New York State’s Seneca Lake is a large freshwater lake that supplies the surrounding area with water and a climate favorable enough to grow wine grapes, even at that high of a latitude. But this place, the largest of the Finger Lakes in upstate New York and home to a blossoming wine region, has seen a controversial new addition.
Crestwood Midstream Partners LP, a Texas-based company in the energy industry, has sought to convert a few large underground salt caverns into storage for both natural gas and liquefied propane and butane. The federal government has already approved the natural gas storage, and the state of New York has yet to decide on the liquid storage. The proposals have sparked controversy and led to the creation of a protest group called We Are Seneca Lake.
Generation Progress spoke with someone who has taken a lead in the burgeoning protest movement, Sandra Steingraber, a PhD biologist, who explained, “The empty salt caverns are becoming barrels.”
The series of protests have taken place over the past few months. Many local residents have expressed concern about what the already approved methane storage will do to the lake, their health, and ultimately, the climate.
“The caverns aid and abet fossil fuel buildup,” said Steingraber.
Besides the obvious climate implications, many of the protesters are more concerned about the safety of the cavern storage.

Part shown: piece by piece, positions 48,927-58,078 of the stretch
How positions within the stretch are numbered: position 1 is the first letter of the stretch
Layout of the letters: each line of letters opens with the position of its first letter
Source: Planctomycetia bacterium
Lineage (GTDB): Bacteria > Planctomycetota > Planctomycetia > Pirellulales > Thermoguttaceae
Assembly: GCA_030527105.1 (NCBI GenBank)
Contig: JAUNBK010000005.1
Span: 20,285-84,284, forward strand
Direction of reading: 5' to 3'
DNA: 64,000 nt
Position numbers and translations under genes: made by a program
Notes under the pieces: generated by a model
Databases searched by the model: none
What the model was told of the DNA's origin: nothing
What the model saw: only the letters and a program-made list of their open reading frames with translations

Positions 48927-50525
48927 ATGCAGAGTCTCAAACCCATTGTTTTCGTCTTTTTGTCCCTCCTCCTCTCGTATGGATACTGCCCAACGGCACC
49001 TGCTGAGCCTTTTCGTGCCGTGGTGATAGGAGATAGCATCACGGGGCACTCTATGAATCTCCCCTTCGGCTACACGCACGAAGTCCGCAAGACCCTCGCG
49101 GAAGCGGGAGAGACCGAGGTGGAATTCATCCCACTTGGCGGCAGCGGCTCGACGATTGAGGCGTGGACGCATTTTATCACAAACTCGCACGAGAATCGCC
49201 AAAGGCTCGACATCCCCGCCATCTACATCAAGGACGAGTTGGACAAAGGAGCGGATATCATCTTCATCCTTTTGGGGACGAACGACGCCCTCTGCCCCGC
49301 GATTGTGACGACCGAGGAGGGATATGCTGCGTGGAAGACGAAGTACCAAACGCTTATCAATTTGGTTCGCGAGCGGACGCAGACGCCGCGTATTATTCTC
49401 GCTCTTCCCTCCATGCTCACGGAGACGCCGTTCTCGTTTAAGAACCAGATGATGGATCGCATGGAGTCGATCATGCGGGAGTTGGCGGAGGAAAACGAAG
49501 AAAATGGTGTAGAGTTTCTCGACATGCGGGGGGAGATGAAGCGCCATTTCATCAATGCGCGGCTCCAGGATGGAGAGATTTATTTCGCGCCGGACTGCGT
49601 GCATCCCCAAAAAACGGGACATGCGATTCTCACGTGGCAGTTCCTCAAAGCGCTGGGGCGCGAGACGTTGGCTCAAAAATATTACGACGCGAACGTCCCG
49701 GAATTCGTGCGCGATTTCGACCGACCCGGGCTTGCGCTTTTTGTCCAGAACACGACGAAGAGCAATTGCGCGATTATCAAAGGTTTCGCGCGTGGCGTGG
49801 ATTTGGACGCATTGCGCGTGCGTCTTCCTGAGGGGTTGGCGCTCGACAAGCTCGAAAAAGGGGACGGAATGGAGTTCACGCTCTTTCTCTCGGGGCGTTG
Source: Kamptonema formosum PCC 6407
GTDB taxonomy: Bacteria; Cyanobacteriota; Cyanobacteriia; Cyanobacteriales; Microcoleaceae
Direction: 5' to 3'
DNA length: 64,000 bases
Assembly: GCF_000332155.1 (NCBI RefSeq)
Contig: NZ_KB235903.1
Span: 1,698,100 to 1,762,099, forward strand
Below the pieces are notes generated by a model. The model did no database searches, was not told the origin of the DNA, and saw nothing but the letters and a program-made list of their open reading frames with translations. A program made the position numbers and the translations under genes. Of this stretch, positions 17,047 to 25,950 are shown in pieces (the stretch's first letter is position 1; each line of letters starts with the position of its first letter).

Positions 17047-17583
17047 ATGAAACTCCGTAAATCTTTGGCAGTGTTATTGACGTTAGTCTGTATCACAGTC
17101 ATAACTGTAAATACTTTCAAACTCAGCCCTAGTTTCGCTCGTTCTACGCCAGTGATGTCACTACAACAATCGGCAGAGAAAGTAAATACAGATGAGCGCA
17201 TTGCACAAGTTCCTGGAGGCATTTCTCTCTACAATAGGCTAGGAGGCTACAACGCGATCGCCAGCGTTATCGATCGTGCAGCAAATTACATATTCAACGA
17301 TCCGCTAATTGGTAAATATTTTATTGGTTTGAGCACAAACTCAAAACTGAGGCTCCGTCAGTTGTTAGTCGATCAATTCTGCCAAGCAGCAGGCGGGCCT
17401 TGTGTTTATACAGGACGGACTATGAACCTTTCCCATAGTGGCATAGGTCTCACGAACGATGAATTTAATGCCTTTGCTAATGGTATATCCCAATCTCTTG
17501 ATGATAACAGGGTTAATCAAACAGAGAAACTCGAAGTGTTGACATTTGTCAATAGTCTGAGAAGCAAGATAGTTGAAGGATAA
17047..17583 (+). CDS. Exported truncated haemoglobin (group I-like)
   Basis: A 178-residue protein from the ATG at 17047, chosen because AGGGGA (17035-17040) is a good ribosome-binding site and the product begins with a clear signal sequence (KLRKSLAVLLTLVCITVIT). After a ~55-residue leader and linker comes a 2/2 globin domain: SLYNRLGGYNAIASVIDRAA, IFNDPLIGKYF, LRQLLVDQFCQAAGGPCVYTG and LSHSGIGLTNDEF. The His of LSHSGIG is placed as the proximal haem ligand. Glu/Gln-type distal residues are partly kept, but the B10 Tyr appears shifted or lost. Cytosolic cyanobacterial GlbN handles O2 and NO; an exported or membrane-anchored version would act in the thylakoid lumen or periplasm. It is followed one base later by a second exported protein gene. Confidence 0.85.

A similar salt cavern arrangement collapsed into a sinkhole in Bayou Corne, Louisiana in 2012 and forced the entire town to evacuate, according to Mother Jones.
Since the protests in New York began, about 92 people have been arrested, and four are reportedly still in jail. Many of the protesters have accepted their trespassing charges and received maximum sentences of fifteen days in jail. Some however, including one 90-year-old woman, have opted to plead not guilty and force a bench trial. Steingraber said that at least one protester will show up for court dates in an attempt “to put Crestwood on trial.”
The protests are reportedly somewhat calm and organized, albeit relentless. We Are Seneca Lake said it requires non-violence training before its unannounced blockades and that protesters allow the police to arrest them peacefully.
Steingraber said she suspects the police may even be sympathetic, claiming one officer said, “We drink the water too.”
Whether the protests are successful or not at getting the federal government to take another look at the matter remains unknown. So far however, Crestwood has not brought gas into the caverns.
Steingraber said We Are Seneca Lake is determined to continue.
“We hope to shine such a spotlight on this that we can get somebody, maybe our senators [Kirsten] Gillibrand and [Chuck] Schumer, to get an injunction,” Steingraber said.